Netflix  may have the numbers, but Amazon is finding niche after niche to occupy. Patriot, a series with some of the best episode title cards outside of It’s Always Sunny in Philadelphia, is another of the streaming service’s weird gems, and its second season doubles down on its uncomfortable pleasures.

Nothing should be funny about the parental psychological abuse perpetrated on John Tavner (Michael Dorman, whose sad stare and clenched jaw carries so much of the season) by his father, Tom (Terry O’Quinn), turning spycraft into the family business and instilling patriarchal pressure on a deteriorating intelligence agent. But it is. It’s funny, soft, and distantly sad, like reuniting with an old college buddy you’ve since lost touch with. None of these feelings fit into traditional spy stories, but these aren’t your traditional spies.

Lapsed addict Leslie Claret (Kurtwood Smith), John’s brother, Edward (Michael Chernus), and John’s best friend, Dennis (Chris Conrad), accompany the father-son duo as they get into and out of dicey shenanigans involving large amounts of money in Luxembourg or assassinating an Iranian bigwig—all with a sublime sense of controlled, colliding chaos. Watching it is like a vaudeville Tinker Tailor Soldier Spy, where each of those professions are replaced by one of the Stooges. Hell, we’ll even throw Shemp in to even it up.

This mob of idiots (some of whom are the self-branded “Three Fuck-ateers”) runs amok in a world they not only barely understand, but also actively dislike being in, which is tragicomic in the extreme and as absurd as a country song about how to obtain a gun in France—which, of course, you’ll hear in Patriot. That last example is one of the secretly batshit interludes lying in wait for unsuspecting viewers of this otherwise nondescript series. Like its spies, Patriot is a master of the Trojan horse: using benign appearances to sneak in some really subversive shit. In this case, its Tom Clancy exterior smuggles in a Coen-esque quality, following characters that aim high and are brought low by hilariously underwhelming forces, like their own well-intentioned stupidity.

The real-world connections (Iran’s nuclear program, TV snippets of Obama speeches) partially detract from the absurdity, since there’s no dropping of actionable truths à la The Big Short, and a clunky framing device is wholly unneeded in a series that’s already throwing us for as many loops as it can. In this, Patriot can be hit-or-miss, pushing together two wildly different (and totally distinct, in the world of TV) energies until it becomes so awkward, strange, and lopsided that it makes Barry seem like slapstick. But when it works, it sings.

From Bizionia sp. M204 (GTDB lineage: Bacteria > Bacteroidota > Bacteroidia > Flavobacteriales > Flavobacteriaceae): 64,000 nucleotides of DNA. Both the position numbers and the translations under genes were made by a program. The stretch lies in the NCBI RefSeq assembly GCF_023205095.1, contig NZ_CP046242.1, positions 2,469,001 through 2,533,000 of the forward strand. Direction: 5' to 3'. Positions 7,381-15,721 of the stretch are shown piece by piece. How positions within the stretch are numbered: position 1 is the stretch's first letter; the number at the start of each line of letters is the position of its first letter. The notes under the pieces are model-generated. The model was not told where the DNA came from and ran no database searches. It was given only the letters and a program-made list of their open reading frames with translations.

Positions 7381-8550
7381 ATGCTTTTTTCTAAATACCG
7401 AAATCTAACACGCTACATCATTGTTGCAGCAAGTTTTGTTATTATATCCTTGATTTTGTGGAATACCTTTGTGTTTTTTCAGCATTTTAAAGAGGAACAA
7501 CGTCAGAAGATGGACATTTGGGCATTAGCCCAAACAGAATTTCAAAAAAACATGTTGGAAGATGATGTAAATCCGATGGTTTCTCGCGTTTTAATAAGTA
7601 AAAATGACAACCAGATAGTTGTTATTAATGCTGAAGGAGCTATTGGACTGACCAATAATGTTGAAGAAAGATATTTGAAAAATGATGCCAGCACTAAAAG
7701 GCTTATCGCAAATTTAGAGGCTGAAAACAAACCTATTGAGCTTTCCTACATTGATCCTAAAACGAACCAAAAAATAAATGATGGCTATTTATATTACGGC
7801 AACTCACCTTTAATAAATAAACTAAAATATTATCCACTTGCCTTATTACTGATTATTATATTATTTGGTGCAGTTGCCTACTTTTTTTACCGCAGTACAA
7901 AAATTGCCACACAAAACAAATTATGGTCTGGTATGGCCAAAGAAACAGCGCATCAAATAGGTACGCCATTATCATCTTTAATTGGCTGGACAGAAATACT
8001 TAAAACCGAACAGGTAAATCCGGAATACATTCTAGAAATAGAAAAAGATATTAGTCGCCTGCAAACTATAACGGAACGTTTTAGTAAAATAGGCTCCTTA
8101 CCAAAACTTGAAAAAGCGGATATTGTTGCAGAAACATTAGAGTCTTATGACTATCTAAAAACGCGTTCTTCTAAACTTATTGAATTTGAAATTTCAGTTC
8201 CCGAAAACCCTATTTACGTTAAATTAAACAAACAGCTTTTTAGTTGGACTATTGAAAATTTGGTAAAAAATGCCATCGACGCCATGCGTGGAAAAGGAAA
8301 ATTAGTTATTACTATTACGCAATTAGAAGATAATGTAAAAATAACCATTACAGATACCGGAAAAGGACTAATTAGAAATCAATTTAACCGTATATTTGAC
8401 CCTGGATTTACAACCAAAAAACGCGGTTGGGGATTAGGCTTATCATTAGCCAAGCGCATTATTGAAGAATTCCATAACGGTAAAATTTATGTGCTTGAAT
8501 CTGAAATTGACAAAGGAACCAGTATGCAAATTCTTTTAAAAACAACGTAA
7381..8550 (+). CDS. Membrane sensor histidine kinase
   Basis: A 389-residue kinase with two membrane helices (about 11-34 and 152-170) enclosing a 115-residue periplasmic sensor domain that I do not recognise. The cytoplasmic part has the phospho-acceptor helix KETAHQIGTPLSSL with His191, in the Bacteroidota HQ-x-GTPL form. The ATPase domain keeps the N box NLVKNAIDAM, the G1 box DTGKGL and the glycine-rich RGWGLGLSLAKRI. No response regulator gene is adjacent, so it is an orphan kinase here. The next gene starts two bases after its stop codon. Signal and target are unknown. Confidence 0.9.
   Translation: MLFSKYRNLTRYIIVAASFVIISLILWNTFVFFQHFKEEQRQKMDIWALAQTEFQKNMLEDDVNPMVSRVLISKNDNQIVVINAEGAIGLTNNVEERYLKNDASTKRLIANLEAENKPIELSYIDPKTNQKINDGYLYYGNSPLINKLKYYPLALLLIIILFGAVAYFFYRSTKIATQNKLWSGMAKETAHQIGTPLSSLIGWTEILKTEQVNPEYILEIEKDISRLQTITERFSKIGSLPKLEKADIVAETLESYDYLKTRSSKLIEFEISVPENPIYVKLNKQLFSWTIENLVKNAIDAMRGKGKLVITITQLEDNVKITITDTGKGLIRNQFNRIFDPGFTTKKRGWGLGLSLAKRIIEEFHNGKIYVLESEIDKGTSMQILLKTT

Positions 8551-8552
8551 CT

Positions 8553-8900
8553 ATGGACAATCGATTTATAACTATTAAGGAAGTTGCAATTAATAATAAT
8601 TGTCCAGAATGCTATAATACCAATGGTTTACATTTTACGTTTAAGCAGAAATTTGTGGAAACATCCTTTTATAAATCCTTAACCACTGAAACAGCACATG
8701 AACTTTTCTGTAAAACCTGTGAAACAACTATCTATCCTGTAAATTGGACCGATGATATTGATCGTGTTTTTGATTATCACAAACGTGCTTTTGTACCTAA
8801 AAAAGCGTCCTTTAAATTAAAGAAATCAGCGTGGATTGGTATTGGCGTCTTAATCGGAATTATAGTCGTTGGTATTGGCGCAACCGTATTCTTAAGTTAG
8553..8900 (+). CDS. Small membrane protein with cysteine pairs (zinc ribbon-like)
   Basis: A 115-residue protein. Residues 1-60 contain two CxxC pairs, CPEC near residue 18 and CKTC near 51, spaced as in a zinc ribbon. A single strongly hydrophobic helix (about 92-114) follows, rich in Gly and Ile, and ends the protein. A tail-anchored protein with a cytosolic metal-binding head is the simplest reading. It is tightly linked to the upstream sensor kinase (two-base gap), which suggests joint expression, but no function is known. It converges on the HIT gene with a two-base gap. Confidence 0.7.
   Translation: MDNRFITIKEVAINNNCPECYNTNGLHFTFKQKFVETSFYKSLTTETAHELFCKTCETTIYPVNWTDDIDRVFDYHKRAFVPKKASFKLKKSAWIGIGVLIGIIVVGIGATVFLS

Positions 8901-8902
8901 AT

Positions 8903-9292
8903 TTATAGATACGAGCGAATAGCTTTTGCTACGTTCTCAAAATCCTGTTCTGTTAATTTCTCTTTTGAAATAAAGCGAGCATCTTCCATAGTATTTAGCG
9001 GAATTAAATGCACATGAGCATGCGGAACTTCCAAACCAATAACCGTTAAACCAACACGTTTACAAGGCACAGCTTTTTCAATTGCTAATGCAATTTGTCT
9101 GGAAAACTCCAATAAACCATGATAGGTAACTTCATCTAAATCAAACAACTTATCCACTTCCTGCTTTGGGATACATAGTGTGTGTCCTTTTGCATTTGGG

Exciting split-screens tell stories on different parts of the timeline in ways that make your eyes chase the plot as much as your brain, imbuing the processing part of the show (where you try to figure out what the hell is going on) with the same dour, screwball energy as the action itself. I love it when deadpan feels this lively. Series creator Steven Conrad writes and directs the show with this tone constantly in mind, but with the aesthetic of much more serious spy thrillers, like the Bourne films, keeping things dark and (often literally) blurry. Conrad writes with an uncommon structure that prioritizes the episode as punchline rather than full story, which is often plenty of fun, though this tactic can feed into the feeling of being lost at a party where everyone’s stoned but you and they’re all talking about world politics.

Plenty of confined conversations, in courtrooms and coffeeshops and car rides, are punctuated with shots of sad people in cavernous spaces, engulfing them as their humanity cowers beneath forces too big to comprehend. That doesn’t stop them from trying, with all the tragic masculine confidence you love to see crumble and want to nurture when it’s down. The competent women—including John’s wife, Alice (Kathleen Munroe), his mom, Bernice (Debra Winger), and Detective Agathe Albans (Aliette Opheim)—try to clean up these emotional and tactical messes, but everyone usually ends up being a nice balance between obnoxious and sympathetic.

Successfully walking that tightrope, and the series’ many other tightropes, keeps Patriot perfectly watchable, even if its muddled themes and absolute weirdness might keep its audience limited to those looking for a very specific kind of oddity. But if the idea of a song about Chip the cup from Beauty and the Beast pulling off a political killing makes you chuckle, you’re probably in the right place.

Season Two of Patriot premieres Friday, Nov. 9 on Amazon Prime Video.



Jacob Oller is a writer and film critic whose writing has appeared in The Guardian, Playboy, Roger Ebert, Film School Rejects, Chicagoist, Vague Visages, and other publications. He lives in Chicago, plays Dungeons and Dragons, and struggles not to kill his two cats daily. You can follow him on Twitter here: @jacoboller.


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Tom Clancy Meets the Coen Brothers in Amazon's Eccentric Spy Game, 'Patriot'